Chances are you’ve attended an event with a panel of experts discussing an issue you care about. And chances are some of these presentations were deadly boring or failed to live up to expectations. Either way, 45 minutes felt like an eternity.
Over 18 years, we’ve helped our clients plan hundreds of successful, lively presentations and panels, and here’s our best advice about what NOT to do:
- Set no goals: If you really want to bomb, this is a great place to start! Too often, the first instinct is to suggest panelists and moderators instead of asking how the speakers connect to the event’s theme. Have a clear idea about what you want your audience to gain in exchange for giving you 45 minutes of their precious time.
- Pick the wrong moderator: You know who makes the best moderator? Someone who is comfortable in her own skin, curious, can guide a conversation, keep people on topic and on time. Want to put your audience to sleep? Have your moderator read her questions.
- Pile on the panelists: How many panelists does it take to snooze a room? We don’t want to find out. Keep it manageable with no more than four.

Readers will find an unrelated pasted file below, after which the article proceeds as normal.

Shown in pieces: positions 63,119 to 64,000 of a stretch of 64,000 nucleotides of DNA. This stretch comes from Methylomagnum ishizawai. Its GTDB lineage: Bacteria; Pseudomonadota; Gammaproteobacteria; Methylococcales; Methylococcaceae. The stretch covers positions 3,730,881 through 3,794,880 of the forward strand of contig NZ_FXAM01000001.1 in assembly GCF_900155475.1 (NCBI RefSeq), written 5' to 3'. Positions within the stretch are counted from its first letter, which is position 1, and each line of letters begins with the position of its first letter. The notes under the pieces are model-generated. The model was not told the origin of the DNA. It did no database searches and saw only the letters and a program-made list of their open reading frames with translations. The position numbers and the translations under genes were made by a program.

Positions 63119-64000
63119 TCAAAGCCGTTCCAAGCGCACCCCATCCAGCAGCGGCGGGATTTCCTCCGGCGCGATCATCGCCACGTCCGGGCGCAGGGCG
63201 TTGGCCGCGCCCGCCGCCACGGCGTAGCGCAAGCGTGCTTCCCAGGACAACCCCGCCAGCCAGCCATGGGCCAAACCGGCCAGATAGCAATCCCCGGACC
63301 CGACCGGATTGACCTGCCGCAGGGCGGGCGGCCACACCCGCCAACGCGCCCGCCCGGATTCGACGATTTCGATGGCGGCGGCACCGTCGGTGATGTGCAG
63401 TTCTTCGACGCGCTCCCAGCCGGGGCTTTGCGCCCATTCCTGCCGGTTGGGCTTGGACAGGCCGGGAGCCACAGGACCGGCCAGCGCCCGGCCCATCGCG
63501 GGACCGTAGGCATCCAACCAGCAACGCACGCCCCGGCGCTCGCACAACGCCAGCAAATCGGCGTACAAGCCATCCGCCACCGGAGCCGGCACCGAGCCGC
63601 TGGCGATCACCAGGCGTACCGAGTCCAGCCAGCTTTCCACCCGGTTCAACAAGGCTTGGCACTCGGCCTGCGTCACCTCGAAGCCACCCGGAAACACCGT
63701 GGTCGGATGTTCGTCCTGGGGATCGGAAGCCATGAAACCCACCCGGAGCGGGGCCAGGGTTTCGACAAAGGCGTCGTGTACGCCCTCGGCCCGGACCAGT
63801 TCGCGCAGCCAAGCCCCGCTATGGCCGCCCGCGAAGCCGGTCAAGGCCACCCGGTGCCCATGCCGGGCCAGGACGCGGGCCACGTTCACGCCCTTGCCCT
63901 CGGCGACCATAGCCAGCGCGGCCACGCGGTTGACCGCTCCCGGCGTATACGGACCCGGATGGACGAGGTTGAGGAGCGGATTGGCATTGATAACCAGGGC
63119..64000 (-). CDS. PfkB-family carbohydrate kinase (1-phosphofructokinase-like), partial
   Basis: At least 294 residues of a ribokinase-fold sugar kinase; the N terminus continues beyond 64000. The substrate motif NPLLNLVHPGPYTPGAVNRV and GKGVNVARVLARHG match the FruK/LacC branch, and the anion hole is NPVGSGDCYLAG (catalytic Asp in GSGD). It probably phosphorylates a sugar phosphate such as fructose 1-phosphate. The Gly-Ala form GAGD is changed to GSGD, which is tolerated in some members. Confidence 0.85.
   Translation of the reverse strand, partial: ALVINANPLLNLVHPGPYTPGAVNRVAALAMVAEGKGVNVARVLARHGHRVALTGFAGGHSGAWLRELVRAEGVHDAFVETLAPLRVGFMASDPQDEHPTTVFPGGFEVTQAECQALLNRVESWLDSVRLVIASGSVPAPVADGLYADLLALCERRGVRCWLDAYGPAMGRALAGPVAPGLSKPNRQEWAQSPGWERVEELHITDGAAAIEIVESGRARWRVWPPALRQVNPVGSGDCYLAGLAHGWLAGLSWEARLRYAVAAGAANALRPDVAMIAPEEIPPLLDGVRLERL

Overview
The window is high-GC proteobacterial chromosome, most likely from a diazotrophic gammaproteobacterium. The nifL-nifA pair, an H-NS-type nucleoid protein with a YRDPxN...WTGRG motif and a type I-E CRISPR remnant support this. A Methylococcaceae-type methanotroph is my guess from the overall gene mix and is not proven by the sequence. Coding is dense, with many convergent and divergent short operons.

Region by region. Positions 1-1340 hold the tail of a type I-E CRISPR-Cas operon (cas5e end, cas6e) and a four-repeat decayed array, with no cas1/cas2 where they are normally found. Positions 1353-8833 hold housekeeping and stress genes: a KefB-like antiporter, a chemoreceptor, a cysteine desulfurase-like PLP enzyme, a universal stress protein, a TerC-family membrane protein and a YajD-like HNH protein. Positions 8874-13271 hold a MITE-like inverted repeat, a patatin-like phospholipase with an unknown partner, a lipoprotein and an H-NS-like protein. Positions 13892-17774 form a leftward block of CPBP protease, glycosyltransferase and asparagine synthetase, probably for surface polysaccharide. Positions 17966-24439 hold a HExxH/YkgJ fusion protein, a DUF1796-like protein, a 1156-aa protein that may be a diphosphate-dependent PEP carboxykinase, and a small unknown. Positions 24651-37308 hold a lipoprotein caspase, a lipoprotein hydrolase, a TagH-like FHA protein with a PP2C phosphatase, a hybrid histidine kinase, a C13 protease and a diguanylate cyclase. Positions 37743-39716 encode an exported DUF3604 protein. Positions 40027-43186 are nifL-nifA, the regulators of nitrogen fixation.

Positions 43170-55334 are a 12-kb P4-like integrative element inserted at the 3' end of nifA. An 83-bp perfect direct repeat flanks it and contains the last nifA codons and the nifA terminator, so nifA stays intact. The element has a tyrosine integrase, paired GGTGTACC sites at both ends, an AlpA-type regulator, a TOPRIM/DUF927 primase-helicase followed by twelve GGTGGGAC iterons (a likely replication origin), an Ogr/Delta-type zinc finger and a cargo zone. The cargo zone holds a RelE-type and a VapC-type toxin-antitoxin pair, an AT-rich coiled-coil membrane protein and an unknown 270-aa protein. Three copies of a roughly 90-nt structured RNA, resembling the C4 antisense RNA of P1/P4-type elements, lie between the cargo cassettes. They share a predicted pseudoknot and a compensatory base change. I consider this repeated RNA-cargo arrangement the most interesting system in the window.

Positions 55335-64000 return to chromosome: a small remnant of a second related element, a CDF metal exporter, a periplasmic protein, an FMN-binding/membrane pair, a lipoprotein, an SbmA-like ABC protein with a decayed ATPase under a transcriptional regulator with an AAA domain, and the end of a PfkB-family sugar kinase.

- Ignore the audience’s interests: Panel presentations are a two-way interaction. You want to share information. The audience needs to take in that information in ways that are meaningful and can be acted upon. Think about what your audience needs before you design the conversation.
- Double down on the PowerPoints: Who likes a dense PowerPoint? No one, that’s who! Avoid PowerPoints. Prep your moderator to ask meaningful questions, giving panelists an opening to share the information that you want your audience to receive.
- Just wing it: You can get away with winging many things in life, but a panel presentation is not one of them. Break out those spreadsheets and start planning early what you need: a solid goal, visuals, panelist prep, audio-visual run-through and supporting materials.
Take it from us. You can’t control everything in life but this is one time you want to give your inner control freak free rein.
Interested in organizing a brilliant panel discussion? Contact Robert Johnston at email@example.com